We have looked at the current capabilities of DXL and some of the initial functionality that our partners are delivering. Now I would like to speculate on some of the interesting near-term possibilities that DXL enables.
When analyzing potential cyber threats, the current device, location, and application provide contextual information that helps make correct decisions faster. We have seen the early stages of this in the ubiquitous Microsoft Windows request to “Select your computer’s current location: Home network, Work network, or Public network”, which is used to select appropriate settings for the firewall. This is a good start, but DXL now enables us to be much more specific about the context, and to share that information with others.
For example, when I am travelling I know that public networks in airports and coffee shops are very insecure and even hostile environments. However, work certainly doesn’t stop when I’m travelling, and I cannot rely on the easiest precaution of not connecting to these networks at all. There are also many different ‘public networks’, from the very hostile airports in some countries, to the benign guest network at a customer site, and treating them all the same would result in too many restrictions in one area, or not enough in another.
With DXL, devices can gather and submit information about the specific location, type of device, authenticated user, and application, and receive immediate response on the appropriate security precautions. Add in some data loss prevention (DLP) signaling, and the security improves further. Knowing the sensitivity or classification level of the documents on my device, DLP can add additional constraints if necessary. It is probably OK for me to be sharing confidential documents at a customer location, but not in a coffee shop.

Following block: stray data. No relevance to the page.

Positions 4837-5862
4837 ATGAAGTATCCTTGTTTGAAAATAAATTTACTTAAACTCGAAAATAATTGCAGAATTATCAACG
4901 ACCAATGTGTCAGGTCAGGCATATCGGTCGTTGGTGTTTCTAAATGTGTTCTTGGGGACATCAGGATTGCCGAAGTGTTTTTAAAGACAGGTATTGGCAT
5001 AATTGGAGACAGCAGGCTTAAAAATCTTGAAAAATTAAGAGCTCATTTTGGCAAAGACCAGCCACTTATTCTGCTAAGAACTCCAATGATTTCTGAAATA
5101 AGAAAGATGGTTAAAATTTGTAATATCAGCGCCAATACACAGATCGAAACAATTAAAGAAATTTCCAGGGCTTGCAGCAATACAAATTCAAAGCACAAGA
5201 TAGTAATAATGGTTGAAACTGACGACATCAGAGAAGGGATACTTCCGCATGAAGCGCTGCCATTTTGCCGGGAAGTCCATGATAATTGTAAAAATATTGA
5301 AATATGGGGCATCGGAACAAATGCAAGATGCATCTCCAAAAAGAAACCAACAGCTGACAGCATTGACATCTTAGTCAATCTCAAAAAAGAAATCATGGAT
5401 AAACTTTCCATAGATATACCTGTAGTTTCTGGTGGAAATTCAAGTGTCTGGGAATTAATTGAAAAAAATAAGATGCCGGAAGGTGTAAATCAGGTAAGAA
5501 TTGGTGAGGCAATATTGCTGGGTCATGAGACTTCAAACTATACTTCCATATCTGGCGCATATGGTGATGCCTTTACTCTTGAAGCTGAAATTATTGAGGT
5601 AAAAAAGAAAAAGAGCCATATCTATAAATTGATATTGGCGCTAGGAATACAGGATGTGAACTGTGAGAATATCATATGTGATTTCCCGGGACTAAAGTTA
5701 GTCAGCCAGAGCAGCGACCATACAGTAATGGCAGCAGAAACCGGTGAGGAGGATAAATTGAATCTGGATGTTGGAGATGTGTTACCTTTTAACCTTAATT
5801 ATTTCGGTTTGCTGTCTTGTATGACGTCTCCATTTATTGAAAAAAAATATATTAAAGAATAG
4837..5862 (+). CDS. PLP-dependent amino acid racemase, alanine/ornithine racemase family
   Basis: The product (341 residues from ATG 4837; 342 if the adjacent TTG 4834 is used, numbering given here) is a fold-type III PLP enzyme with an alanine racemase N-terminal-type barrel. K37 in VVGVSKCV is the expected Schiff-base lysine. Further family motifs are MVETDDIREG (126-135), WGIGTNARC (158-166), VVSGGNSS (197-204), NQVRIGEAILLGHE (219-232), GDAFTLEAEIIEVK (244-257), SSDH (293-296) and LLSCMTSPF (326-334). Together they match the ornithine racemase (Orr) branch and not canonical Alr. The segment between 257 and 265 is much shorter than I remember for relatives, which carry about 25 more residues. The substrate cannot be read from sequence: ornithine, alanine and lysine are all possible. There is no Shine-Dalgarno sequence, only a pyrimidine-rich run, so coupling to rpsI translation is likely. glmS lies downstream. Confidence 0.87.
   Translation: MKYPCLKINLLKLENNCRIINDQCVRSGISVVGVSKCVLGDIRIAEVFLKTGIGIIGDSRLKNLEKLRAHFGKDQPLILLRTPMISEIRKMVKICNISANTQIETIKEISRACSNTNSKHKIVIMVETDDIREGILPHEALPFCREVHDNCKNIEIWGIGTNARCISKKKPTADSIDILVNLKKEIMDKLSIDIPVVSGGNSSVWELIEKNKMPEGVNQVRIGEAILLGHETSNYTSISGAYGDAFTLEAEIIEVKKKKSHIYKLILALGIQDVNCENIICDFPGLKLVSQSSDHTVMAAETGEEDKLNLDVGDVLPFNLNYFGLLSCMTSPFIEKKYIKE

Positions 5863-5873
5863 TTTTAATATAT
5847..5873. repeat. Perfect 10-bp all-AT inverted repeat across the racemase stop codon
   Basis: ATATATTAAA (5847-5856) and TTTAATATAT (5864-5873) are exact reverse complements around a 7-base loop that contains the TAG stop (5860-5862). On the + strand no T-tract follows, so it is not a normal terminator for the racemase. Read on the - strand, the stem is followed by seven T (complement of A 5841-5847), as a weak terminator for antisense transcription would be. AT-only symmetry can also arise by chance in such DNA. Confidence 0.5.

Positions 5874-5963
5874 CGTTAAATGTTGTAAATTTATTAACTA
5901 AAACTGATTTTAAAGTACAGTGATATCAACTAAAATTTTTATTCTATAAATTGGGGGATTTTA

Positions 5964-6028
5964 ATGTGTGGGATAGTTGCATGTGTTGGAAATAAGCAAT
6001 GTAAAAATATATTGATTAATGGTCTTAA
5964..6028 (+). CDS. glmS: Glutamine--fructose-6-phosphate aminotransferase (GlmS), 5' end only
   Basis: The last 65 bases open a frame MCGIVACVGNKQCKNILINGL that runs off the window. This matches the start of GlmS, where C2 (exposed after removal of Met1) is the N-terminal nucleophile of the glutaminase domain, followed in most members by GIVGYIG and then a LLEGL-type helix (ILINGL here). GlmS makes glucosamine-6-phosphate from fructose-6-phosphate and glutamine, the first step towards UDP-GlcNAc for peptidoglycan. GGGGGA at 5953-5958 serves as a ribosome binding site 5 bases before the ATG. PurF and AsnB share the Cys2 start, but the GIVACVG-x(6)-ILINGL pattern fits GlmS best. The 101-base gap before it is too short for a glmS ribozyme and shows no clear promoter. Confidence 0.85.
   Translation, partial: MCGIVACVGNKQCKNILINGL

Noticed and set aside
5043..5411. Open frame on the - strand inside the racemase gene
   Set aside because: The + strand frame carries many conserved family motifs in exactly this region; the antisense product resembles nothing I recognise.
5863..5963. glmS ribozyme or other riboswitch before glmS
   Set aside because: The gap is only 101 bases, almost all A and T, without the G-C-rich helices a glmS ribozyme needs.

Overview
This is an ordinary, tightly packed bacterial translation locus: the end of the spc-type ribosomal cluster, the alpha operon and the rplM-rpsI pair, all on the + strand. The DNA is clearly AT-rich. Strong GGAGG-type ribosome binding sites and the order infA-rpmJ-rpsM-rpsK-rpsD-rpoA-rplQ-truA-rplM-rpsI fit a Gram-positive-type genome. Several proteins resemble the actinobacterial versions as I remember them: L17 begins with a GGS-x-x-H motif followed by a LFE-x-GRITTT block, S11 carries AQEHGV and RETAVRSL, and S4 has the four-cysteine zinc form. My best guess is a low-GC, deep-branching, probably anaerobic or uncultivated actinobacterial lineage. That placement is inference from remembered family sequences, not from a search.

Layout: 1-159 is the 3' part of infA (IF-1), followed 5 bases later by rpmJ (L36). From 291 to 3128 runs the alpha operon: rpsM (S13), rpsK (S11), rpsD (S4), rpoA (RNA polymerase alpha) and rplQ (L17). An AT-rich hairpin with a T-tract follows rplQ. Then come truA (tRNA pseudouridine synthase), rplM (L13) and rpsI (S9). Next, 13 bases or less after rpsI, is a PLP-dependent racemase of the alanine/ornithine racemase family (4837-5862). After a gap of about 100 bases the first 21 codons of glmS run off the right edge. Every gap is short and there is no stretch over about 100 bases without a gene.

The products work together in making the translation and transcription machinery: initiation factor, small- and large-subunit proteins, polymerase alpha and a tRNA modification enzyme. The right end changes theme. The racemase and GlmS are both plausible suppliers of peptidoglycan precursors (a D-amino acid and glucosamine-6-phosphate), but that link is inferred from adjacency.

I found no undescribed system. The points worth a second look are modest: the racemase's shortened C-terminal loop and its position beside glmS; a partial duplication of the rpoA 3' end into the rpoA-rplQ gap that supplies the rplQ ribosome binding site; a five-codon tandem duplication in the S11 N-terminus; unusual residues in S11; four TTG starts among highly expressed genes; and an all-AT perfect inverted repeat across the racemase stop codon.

DXL works the other way, as well. By sharing information about my location and activities with the company’s security systems, they can act on potential indicators of attack earlier. For example, we are seeing an increase in the number of hacking or phishing campaigns targeted at specific individuals or departments, but also diversionary tactics that use a more obvious attack to distract from the real one. When an increase in phishing emails or password attempts is detected on my system, the security intelligence controls can increase surveillance of network traffic on my machine and the immediate area. Forewarned, firewalls in my network neighborhood are tightened, a greater number of suspicious items are sent for deep inspection, and alarms are set to higher sensitivity.
The increased communication that DXL enables works after a breach as well. If one of the security agents on a web server detects an unauthorized entry, or the network surveillance notices a change in traffic flow or content, local firewalls can quickly isolate the machine from the network, containing the invader. Signatures from malicious code can be quickly distributed to the network gateways and endpoint scanners, stopping any further advances.
These are just a few examples of the potential created by DXL and our partners. Imagine what the power of DXL and our partners will bring to your cyber defenses.